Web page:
In the days following the election, the American dairy industry and the Republican-controlled Congress embarked on a frenzied lobbying effort to kill legislation to ban the sale of dairy-based products to children.
While the dairy industry fought back hard, some Republicans took to Twitter to mock the effort as “fake news.”
And some of those tweets turned into a real-life Twitter feud between two companies that were, at the time, both selling dairy- free pudding.
A day later, the president of Dairy Free USA, a leading dairy food company, sent a tweet to Dairy Free CEO John Schilling that read: You may be thinking: This is all just an excuse to get a political message out?
It’s a little bit like when the media tries to blame the president for something.
“The tweet was not the first time Schilling had gone after the Trump administration.
Schilling, a former governor of the state of Iowa, had previously criticized Trump’s response to the deadly Ebola outbreak in Africa.
Schill had recently tweeted that the President’s response was “ridiculous.”
But, as he and Dairy Free have since been forced to clarify, Schilling was just expressing his views.
Dairy Free was not a political candidate.
In fact, Schill is one of only two dairy-related political candidates in the 2016 presidential race.
The other, former Iowa Senator and Trump surrogate Joni Ernst, is running against Schilling for the seat of retiring Senator Chuck Grassley.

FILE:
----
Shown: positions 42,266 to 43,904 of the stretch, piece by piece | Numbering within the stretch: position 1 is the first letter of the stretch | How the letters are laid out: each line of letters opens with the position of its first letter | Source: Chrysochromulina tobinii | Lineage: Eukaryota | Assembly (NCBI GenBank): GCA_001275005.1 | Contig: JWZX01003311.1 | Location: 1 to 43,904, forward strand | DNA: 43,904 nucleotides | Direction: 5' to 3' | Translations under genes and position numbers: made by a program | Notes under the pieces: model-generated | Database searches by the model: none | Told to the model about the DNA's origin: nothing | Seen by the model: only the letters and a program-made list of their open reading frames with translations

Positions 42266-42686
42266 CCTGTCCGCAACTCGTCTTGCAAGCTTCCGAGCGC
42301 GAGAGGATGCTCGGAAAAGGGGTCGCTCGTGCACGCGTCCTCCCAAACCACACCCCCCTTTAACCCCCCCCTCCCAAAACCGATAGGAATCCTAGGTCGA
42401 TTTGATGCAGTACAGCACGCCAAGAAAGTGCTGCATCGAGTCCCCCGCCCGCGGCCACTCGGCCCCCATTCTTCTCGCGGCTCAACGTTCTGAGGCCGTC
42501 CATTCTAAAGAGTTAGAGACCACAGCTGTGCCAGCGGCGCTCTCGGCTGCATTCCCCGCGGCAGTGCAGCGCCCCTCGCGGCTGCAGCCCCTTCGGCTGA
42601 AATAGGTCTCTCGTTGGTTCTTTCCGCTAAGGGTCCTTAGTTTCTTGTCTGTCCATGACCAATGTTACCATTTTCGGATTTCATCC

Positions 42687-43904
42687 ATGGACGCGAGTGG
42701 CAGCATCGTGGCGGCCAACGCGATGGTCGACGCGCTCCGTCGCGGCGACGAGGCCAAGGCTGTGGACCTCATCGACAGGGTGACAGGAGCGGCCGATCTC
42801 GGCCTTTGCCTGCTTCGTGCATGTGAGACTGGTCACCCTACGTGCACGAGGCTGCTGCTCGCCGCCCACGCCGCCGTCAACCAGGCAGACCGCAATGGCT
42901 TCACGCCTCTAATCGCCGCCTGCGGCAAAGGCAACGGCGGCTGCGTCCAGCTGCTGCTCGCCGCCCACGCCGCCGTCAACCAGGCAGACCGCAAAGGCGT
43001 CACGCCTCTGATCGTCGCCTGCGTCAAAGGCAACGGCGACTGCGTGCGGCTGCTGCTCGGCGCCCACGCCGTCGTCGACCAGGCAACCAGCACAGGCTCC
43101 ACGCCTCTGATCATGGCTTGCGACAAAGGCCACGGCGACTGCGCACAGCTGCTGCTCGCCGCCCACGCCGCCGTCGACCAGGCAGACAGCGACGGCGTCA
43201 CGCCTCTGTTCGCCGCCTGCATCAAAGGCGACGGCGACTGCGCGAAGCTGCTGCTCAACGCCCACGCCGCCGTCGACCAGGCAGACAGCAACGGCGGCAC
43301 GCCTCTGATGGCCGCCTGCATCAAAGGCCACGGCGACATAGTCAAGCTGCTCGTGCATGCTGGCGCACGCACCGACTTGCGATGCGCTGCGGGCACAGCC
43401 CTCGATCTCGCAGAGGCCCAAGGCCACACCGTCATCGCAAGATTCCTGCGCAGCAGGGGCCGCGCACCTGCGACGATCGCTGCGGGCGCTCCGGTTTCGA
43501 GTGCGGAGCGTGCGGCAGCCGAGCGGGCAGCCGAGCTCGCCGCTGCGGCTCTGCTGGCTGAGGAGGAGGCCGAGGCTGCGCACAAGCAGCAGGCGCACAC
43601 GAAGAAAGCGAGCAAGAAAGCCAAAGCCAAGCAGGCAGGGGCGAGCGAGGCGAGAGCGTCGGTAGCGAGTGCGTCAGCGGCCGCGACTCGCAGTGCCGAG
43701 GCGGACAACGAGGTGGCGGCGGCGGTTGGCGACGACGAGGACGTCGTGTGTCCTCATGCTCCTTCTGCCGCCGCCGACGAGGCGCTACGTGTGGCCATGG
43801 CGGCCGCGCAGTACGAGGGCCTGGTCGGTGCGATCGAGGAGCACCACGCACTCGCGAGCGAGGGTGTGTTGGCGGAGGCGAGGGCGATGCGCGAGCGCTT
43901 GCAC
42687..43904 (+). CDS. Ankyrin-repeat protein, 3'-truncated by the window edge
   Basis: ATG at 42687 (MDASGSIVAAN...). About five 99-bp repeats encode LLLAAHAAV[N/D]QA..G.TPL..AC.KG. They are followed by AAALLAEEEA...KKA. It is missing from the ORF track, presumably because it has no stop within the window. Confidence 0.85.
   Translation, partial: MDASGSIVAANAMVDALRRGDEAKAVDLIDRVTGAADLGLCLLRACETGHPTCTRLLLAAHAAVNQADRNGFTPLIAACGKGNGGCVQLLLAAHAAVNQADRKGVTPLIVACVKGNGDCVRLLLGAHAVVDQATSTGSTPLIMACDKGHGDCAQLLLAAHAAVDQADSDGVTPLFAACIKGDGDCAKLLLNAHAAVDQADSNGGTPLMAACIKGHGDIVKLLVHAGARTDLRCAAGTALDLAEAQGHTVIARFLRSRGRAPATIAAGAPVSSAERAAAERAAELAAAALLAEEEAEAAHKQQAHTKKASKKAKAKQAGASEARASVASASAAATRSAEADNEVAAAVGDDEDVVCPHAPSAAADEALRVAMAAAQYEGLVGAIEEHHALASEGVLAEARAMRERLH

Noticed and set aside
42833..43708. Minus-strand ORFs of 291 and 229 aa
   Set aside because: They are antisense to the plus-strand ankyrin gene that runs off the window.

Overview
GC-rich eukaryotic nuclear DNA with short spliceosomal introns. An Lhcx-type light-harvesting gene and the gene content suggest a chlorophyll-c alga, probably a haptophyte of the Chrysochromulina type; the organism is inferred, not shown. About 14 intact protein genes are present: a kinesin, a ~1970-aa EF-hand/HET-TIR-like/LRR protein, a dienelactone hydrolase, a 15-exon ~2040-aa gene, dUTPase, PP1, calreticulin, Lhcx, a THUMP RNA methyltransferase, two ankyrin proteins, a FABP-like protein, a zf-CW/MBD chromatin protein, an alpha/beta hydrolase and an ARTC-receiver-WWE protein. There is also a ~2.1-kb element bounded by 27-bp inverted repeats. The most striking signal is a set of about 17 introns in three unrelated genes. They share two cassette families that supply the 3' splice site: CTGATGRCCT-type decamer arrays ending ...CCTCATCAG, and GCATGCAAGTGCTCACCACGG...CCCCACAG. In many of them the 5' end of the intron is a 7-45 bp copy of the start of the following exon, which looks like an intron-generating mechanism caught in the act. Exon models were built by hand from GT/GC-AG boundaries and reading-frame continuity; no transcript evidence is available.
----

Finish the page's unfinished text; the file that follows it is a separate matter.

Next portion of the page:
(Ernst, like the president, is a former dairy farmer.)
Schilling and Dairy Faus, on the other hand, have been fighting tooth and nail against a variety of other initiatives.
Dairy Faux has been pushing to raise the minimum wage, increase food stamps, and to pass a $15 minimum wage nationwide.
The company has also pushed back against the Affordable Care Act’s Medicaid expansion, calling it a “fraud” that would “destroy the Affordable Childcare Act.”
The Dairy Fauct’s latest move, however, is one that they have been working on for years. “
It’s going to kill people’s jobs, it’s going a lot of people’s livelihoods, it’ll cost people their homes, and it’ll hurt our economy,” he said.
The Dairy Fauct’s latest move, however, is one that they have been working on for years.
In April, the company launched a new campaign called “Make the Dairy Free Difference,” which is focused on highlighting dairy-product companies’ commitment to ethical and responsible business practices.
Dairy Friendly, which sells dairy-friendly cheeses and other products, is the company’s official charity.
They have donated to charities such as the American Red Cross, The United Way, the National Wildlife Federation, and the Salvation Army.
And Dairy Faire has donated to various charities including the United Way.
They also sponsor an annual charity golf tournament called Dairy Day.
On Dairy Faires website, the campaign encourages people to donate to Dairy Friendly.
And in a series of tweets, Dairy Faove is also asking for people to tweet at Dairy Friendly and donate to their charity.
“Please, please, please do your part,” Dairy Fux wrote.
“Make Dairy Free Day, #MakeDairyFreeDay and #MakeHappyDay.
Your donations are greatly appreciated.
The campaign was launched last week and has already raised over $1.4 million dollars in the last 24 hours.
On Thursday, the day before Dairy Fools Day, Dairy Free announced that it was raising the amount of its $10 donation to $10,000.
It also announced that they had raised $7,000 for their charity golf tournaments.
“You can support Dairy Foos day every day, but we can’t do it without your help,” Dairy Free’s Facebook page read.
“If you love Dairy Fous and you don’t know where to start, here’s a list of ways to do so.”